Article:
That is why the great moralists have tirelessly, but unsuccessfully, warned against the rush to judgment, as in Saint Matthew’s admonition, “judge not, lest ye be judged”. And it is also why the presumption of innocence, despite its deep ethical foundations, proved so slow to establish itself as a binding principle and so fragile even once it was in place.

It is, for example, clear that Roman law, which the medieval canonists drew on in framing the Western legal system, put the burden of proof squarely on the accuser, with the dictum “Actore non probante, reus absolvitor” — when the plaintiff does not prove his case, the defendant is absolved — enjoying near-constitutional status.

But neither the term “the presumption of innocence” nor the concept played much role in English law, which Australia inherited, until the very end of the 18th century, and it was only in 1791 that the notion appeared in a recorded case at the Old Bailey.

Even then, its applicability was strictly limited, as a “moral panic” about theft led parliament to treble the number of offences in which the burden of demonstrating innocence fell on the defendant.

As late as 1840 — when fear of the “dangerous classes” was reaching new peaks — those cases, which had conviction rates of 80 per cent, could result in defendants being sentenced to hard labour merely for being a “reputed thief” who had been found at “any quay, wharf or warehouse” and could not prove that they did not “intend to commit felony”.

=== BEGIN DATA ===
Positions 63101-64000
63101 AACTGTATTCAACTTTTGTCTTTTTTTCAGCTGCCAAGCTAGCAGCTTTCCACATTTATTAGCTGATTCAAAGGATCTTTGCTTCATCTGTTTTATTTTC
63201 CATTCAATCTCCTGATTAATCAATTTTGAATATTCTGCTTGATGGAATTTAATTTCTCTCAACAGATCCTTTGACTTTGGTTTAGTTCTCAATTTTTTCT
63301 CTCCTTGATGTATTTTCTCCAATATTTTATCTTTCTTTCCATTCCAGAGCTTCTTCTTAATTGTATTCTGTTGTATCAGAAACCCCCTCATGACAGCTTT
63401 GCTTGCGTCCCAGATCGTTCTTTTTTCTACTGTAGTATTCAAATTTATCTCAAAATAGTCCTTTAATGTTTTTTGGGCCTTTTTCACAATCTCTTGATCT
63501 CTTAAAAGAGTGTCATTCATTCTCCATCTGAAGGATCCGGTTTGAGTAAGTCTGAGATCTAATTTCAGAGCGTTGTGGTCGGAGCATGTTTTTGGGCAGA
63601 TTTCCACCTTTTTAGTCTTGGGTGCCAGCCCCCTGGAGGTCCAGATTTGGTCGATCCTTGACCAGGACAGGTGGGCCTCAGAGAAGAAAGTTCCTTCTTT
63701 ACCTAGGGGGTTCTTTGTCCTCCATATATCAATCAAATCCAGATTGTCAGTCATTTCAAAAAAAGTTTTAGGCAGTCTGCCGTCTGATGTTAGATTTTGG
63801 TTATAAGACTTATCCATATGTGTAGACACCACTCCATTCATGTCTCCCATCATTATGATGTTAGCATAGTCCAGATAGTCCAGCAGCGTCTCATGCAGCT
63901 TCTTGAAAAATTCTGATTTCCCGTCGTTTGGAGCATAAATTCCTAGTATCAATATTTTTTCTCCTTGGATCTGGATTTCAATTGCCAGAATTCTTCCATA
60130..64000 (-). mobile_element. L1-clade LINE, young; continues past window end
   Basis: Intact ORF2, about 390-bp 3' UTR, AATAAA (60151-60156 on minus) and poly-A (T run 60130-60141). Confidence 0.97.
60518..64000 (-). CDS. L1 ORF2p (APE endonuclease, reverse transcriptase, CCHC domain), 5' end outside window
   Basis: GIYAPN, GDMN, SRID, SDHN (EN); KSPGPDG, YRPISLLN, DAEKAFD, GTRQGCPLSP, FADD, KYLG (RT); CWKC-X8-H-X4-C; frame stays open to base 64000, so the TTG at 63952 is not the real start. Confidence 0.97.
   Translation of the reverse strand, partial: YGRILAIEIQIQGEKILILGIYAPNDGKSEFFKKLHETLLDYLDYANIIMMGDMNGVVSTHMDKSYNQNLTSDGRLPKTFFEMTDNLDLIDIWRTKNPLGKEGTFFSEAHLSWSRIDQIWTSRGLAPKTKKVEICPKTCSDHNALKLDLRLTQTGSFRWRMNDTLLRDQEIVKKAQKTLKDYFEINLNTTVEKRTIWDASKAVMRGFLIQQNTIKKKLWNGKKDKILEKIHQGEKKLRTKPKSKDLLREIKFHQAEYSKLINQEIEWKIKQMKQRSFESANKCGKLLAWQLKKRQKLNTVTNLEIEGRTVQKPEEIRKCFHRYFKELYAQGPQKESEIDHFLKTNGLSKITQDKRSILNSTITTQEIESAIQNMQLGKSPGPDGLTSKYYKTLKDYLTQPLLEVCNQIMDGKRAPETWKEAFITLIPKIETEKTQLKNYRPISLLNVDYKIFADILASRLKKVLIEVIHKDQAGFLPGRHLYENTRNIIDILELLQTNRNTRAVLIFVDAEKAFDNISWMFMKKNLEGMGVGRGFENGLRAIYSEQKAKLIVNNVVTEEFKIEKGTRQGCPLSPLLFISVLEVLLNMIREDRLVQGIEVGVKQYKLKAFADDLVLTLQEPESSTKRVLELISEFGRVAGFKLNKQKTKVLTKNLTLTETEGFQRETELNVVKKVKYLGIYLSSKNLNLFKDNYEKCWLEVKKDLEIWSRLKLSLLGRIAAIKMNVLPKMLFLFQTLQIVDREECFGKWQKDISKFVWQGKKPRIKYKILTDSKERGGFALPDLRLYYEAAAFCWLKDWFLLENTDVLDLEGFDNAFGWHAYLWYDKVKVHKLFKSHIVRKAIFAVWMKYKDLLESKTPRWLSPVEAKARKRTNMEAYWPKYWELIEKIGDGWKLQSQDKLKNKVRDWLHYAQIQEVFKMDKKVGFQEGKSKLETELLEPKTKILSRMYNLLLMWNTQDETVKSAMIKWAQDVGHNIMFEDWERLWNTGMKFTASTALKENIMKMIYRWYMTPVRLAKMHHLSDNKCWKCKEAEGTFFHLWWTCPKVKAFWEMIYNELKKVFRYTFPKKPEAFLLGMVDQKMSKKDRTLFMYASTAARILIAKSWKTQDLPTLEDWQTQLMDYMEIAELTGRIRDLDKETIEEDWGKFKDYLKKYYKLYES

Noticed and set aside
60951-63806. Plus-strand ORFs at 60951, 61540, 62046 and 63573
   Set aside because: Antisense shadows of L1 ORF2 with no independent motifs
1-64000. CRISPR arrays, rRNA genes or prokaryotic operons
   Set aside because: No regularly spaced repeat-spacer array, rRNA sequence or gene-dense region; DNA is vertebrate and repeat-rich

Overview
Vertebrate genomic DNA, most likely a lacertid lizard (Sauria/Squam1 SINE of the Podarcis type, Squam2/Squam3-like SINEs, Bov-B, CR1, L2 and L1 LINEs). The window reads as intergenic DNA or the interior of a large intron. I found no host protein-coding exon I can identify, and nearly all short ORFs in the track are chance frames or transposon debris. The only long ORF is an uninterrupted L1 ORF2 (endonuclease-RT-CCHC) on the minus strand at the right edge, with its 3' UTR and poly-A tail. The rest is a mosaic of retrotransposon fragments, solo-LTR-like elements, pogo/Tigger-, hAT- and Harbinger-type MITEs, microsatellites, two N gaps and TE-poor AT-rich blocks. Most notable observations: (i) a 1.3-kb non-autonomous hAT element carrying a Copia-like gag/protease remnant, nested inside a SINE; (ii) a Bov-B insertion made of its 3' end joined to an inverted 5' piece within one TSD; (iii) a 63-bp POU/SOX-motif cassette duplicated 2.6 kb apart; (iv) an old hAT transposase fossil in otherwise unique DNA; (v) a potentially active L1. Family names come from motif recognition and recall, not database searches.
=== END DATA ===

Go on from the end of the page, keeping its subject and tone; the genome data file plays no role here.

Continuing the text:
Viscount Sankey’s famous statement in Woolmington v DPP (1935) — the case that enshrined the presumption of innocence — that “throughout the web of the English criminal law one golden thread is always to be seen, that it is the duty of the prosecution to prove the prisoner’s guilt”, was therefore scarcely accurate; and as legal historian Glanville Williams observed, the precept was no sooner stated than it was treated “one might almost say with contempt”, as parliament and the public brayed for summary judgment against those they considered evil.

Far from abating, that clamour has intensified in recent decades, notably as regards sexual offences; yet there are few areas where the safeguards arising from the presumption of innocence deserve to have greater bearing.